Requiem for The Regal Beagle: A Mostly Fond Recollection of Three's Company
If Jack Tripper was running for president, which candidate would you rather have a beer with at The Regal Beagle?
The last thing I want to be accused of is venerating the same sitcom that, it seemed, virtually everyone who was not a teenager in the late ‘70s and early ‘80s felt certain signaled the end of the world as we knew it. But we felt fine. Hey, I lived through those dangerous days and survived. I watched Three’s Company and not only enjoyed it, then, I certainly don’t regret it, now. I regard that show kind of like I view my Catholic upbringing: it was probably not necessary and it’s likely that those hours (in church, in front of the TV) could have been better spent. But, for better or worse, they helped make me what I am, so I’ll make no tardy attempts to excommunicate Cardinal O’Connor or Jack Tripper from my memory bank. In this much-maligned shows defense, and unlike the Catholic church, it never pretended to be something it was not: an enterprise that puts profit above product and always answerable to a higher authority.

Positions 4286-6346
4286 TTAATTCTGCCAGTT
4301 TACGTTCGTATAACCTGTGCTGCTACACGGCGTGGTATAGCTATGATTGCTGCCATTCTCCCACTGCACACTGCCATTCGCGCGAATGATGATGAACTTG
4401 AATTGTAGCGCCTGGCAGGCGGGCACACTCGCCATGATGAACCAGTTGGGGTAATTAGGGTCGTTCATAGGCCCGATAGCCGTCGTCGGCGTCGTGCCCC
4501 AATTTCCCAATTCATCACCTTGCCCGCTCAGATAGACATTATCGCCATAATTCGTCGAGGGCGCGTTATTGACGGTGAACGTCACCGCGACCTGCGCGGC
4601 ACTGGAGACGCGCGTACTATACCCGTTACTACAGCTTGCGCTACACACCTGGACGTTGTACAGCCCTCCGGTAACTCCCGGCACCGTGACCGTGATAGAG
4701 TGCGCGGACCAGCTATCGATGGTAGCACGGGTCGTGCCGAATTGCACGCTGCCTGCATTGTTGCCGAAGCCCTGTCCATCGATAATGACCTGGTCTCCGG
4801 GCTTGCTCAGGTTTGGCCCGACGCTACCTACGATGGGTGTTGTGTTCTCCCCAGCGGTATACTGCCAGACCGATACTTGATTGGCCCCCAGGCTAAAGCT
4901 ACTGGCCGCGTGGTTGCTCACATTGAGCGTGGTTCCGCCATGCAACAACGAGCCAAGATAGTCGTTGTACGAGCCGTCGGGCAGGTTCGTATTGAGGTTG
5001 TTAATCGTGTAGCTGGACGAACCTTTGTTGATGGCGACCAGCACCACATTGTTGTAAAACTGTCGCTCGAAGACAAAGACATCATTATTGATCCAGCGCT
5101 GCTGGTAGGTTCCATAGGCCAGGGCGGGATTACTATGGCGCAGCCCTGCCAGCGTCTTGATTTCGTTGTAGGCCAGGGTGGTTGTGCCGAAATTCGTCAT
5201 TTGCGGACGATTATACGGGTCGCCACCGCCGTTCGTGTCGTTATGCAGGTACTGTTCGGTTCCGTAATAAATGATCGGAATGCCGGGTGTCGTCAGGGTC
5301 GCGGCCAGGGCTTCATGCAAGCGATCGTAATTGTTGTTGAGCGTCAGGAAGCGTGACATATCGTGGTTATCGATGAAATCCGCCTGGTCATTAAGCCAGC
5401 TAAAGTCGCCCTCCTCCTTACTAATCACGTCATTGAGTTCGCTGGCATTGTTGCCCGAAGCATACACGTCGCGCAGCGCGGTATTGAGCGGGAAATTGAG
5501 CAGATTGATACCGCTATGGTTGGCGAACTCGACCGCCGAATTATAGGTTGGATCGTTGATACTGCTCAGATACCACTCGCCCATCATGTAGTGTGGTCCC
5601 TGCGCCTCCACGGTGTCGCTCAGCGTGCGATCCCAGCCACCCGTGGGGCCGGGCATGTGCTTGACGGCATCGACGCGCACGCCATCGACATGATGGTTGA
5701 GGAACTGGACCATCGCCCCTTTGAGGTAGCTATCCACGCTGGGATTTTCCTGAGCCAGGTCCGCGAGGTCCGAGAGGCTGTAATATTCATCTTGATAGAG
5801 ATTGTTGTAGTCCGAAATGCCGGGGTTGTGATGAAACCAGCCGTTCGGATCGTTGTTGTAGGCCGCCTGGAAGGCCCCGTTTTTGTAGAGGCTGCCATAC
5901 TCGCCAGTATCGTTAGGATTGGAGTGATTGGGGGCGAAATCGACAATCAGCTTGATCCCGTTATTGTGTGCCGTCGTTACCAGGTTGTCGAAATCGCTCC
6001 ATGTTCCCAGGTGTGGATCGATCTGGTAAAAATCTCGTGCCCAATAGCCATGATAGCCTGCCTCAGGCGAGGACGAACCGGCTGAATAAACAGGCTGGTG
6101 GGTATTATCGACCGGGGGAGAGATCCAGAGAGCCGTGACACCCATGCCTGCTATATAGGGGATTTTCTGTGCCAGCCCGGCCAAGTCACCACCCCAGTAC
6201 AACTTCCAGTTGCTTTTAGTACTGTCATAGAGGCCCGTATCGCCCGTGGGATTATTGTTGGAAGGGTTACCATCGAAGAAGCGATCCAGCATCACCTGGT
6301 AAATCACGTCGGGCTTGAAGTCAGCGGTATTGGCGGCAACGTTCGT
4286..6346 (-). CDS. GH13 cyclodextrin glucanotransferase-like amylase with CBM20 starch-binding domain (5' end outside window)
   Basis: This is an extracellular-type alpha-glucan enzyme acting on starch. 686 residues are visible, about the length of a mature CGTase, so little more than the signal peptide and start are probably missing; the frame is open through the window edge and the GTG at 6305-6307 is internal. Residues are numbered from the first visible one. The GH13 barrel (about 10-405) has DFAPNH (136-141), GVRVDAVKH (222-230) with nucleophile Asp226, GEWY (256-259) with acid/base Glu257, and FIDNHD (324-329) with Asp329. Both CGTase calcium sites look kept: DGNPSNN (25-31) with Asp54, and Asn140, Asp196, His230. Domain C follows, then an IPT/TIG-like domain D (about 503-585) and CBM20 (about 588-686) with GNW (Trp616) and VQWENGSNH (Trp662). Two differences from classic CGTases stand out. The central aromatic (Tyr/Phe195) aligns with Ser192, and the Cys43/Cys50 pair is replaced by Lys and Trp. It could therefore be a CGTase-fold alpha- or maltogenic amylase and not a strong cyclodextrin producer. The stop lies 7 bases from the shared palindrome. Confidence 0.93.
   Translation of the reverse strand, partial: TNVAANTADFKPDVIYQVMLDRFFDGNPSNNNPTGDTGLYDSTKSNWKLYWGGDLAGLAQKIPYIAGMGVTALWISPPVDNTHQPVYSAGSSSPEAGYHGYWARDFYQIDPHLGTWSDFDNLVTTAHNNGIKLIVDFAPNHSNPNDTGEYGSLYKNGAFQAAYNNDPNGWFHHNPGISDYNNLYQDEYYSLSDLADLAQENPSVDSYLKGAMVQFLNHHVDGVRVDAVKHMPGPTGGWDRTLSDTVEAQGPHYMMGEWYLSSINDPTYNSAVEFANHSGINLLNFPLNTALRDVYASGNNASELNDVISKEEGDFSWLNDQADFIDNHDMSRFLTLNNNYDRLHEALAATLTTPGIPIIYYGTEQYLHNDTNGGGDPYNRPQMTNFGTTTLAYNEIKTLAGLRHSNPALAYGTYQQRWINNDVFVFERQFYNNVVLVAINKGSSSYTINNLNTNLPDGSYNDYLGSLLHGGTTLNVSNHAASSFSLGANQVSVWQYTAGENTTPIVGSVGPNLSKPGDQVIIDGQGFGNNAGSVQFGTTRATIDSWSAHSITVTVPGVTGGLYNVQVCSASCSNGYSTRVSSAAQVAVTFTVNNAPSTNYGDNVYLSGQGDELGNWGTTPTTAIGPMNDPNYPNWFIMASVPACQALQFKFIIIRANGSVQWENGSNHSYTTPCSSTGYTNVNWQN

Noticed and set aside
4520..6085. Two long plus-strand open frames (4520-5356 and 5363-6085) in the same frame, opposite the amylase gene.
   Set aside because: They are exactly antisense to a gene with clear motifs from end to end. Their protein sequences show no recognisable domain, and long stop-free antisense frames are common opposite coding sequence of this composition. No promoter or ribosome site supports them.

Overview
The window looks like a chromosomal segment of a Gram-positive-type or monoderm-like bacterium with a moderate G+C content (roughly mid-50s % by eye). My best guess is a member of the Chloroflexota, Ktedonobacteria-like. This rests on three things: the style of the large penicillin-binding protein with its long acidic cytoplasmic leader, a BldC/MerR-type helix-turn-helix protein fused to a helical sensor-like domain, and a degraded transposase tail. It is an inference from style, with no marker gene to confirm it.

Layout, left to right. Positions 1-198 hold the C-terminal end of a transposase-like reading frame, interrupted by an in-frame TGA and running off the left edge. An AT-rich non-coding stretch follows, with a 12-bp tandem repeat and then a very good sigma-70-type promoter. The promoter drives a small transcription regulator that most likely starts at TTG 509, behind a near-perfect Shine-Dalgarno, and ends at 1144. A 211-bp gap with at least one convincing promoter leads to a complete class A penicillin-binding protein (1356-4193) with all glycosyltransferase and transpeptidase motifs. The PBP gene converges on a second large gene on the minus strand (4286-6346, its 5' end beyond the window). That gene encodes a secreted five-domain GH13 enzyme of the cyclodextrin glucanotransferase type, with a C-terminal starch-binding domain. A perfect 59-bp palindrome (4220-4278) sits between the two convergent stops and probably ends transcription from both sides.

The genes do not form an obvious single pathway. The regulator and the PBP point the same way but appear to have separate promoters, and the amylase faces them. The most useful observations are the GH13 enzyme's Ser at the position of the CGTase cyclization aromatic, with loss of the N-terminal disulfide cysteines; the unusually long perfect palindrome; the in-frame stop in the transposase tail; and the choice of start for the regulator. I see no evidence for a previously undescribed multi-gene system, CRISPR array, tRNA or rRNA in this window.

Not sure, in hindsight, if Father So-and-So’s sermons gave me more nightmares than Joyce DeWitt’s curious allure, or who was the worse actor -- my divorced CCD teacher or Suzanne Somers (I’m pretty sure Somers wins purely on aesthetic points). We can point to Don Knotts’s (R.I.P.) floral crimes against fashion, but at least he was a product of the times, unlike the enduring sartorial styles still in vogue at the Vatican. And let’s get real: if Jack Tripper (R.I.P.!!) were, well, real, and he was running for president, which candidate would you rather have a beer with at The Regal Beagle?